• Because the armorer allegedly mishandled weapons on the first set she worked on and was hired anyway. (If this proves to be true, this could result in a separate branch of “why.” If this producer knew about it, why did they hire her? If they did not, why isn’t that important information available to future employers?)
  • Because the assistant director should have checked all the rounds in the gun and failed to do so. Again, more rule violations.
  • Because the production had been delayed in the morning when multiple crew members walked off the set due to working conditions and the assistant director may have been pressed for time.

Why were so many apparent habitual rule violations allowed to occur on a set with so many inexperienced crew members? This is definitely a question for film industry experts, so I turn to one of many published accounts for some possible answers:

  • Because the dramatic increase in the demand for streaming content has stretched the industry thin.
  • Smaller companies are attempting large productions without the proper staffing or experience.
  • Low-budget productions result in producers cutting costs in areas such as armorers, believing they can do it themselves or going with the least expensive person they can find.
  • The sheer volume of produced content can lead to a sense of complacency and misplaced confidence in the overall management of a production.

This root cause analysis is far from complete, but it brings us far enough along to see that a much larger picture is beginning to emerge. Essential to this process is not to stop at the proximate cause. The farther we go the more possibilities we uncover to prevent future tragedies. Is it possible the state of the film industry is such that on this set and others there could be more corners being cut? Should the response from the industry and legislatures only address the use of real guns on a set?

Go Deeper

Is this tragedy proof that guns are so dangerous they must be banned, legislatively or otherwise, from all movie sets? Our analysis, while incomplete, indicates the gun could have been used successively in this movie and many others in the future, with proper handling and training. Instead, a deeper analysis of the causation points to a culture that allowed numerous mistakes consisting of habitual rule violations. Further analysis suggests this dangerous culture may be pervasive in the industry.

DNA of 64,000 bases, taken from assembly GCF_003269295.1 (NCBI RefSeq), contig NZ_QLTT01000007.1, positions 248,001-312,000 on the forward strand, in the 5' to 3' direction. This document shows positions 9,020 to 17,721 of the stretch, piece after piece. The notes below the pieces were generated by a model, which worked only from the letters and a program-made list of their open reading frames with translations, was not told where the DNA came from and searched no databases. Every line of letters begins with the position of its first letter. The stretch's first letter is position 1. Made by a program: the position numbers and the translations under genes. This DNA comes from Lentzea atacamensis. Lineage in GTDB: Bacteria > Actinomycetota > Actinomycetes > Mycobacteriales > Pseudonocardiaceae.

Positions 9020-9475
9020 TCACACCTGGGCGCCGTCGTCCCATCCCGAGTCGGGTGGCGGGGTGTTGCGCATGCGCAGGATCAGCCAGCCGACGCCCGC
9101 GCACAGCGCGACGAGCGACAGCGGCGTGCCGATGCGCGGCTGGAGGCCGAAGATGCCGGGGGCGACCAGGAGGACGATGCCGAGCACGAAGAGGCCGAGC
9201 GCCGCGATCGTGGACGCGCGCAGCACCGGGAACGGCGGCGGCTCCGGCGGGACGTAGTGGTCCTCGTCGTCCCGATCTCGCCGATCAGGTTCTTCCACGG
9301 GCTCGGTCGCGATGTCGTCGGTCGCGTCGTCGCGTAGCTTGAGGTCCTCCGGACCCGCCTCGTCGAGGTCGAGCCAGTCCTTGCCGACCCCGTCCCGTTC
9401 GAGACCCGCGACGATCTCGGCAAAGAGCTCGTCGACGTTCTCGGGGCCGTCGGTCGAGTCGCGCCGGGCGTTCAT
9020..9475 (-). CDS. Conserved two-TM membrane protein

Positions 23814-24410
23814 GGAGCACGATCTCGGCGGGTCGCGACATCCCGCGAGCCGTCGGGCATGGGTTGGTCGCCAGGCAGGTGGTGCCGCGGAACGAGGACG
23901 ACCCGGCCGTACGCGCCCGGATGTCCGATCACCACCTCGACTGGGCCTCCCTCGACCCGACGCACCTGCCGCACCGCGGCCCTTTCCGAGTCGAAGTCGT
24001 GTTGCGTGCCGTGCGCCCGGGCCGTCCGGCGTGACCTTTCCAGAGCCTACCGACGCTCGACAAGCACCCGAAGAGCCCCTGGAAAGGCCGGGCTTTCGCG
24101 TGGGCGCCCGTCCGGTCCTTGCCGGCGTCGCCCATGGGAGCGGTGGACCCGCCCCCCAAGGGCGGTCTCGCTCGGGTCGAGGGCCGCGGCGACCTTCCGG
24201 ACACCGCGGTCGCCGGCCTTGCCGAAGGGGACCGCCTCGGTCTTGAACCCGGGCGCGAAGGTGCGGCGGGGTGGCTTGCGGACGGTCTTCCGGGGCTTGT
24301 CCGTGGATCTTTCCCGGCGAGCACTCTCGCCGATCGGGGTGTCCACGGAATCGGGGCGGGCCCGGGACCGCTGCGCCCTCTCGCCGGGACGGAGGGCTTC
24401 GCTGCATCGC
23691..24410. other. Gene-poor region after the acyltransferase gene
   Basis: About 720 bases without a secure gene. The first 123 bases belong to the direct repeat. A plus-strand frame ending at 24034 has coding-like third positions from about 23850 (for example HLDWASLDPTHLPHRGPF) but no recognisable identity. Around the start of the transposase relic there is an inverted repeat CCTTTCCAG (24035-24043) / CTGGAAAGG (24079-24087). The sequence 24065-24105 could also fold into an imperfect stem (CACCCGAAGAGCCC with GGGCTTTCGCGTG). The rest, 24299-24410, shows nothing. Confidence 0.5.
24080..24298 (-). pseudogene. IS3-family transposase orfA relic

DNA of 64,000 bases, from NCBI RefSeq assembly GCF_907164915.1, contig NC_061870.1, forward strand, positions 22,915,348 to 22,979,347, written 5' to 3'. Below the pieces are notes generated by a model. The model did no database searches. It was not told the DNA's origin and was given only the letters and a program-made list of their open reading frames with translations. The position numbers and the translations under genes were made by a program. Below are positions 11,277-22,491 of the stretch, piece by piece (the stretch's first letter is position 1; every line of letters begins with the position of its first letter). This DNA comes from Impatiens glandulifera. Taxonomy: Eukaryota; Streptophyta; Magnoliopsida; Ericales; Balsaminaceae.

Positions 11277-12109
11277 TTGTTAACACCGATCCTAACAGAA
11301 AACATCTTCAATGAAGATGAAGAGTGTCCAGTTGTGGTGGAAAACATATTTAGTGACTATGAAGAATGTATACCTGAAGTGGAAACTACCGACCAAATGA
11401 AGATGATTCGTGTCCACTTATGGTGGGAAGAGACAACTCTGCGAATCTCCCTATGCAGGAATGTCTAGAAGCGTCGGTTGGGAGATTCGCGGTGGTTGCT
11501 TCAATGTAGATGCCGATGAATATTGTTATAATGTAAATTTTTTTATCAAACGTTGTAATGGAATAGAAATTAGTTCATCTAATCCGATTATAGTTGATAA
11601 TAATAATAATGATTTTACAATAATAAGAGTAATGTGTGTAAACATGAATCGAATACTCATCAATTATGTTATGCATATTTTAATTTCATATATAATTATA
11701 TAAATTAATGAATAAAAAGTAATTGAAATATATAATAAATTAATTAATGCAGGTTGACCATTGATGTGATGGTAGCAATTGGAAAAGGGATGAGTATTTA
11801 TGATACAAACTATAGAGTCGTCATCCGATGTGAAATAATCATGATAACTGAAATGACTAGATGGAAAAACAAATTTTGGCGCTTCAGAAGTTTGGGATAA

Investigations and decisions on how to address the larger issues need to be based on the possibility that while this tragedy involved a gun, the next one may involve poorly maintained equipment or vehicles, or poorly managed stunts, or some other problem lying in wait that we can’t yet see. The severity of this incident has led to voluminous news coverage, but how many other near-misses have occurred on sets that could be traced back to the same root causes that we have identified here? That is the value of root cause analysis.

While the set of Rust is far from the streets our officers patrol, examining the incident that occurred on the set is instructive in demonstrating the process that should be followed to determine root cause after any law enforcement tragedy. The key is to keep asking questions until you run out of answers, and there will typically be the answer. The process can be very short or very long, with one answer or several.

A final key: Don’t wait until a tragedy strikes your agency. Instead, look at current events and ask, “Could that happen here?” To prevent similar tragedies, we must identify what type of failure, or failures, occurred. Without such a process, blame and overreaction can leave many problems lying in wait, with the clock ticking toward another tragedy.

Notes and References

1. Reason J. (1990) Human Error. Cambridge University Press, Cambridge.
2. Littleton C. (10/23/21) ‘Rust’ Tragedy Reflects Troubling Trends on Movie and TV Sets: ‘We Did This to Ourselves.’ Variety. Accessed 11/22/21 via

Michael Ranalli

MIKE RANALLI, ESQ., is a Program Manager II for Lexipol. He retired in 2016 after 10 years as chief of the Glenville (N.Y.) Police Department. He began his career in 1984 with the Colonie (N.Y.) Police Department and held the ranks of patrol officer, sergeant, detective sergeant and lieutenant. Mike is also an attorney and is a frequent presenter on various legal issues including search and seizure, use of force, legal aspects of interrogations and confessions, wrongful convictions, and civil liability. He is a consultant and instructor on police legal issues to the New York State Division of Criminal Justice Services, and has taught officers around New York State for the last 15 years in that capacity. Mike is also a past president of the New York State Association of Chiefs of Police, a member of the IACP Professional Standards, Image & Ethics Committee, and the former Chairman of the New York State Police Law Enforcement Accreditation Council. He is a graduate of the 2009 F.B.I.-Mid-Atlantic Law Enforcement Executive Development Seminar and is a Certified Force Science Analyst.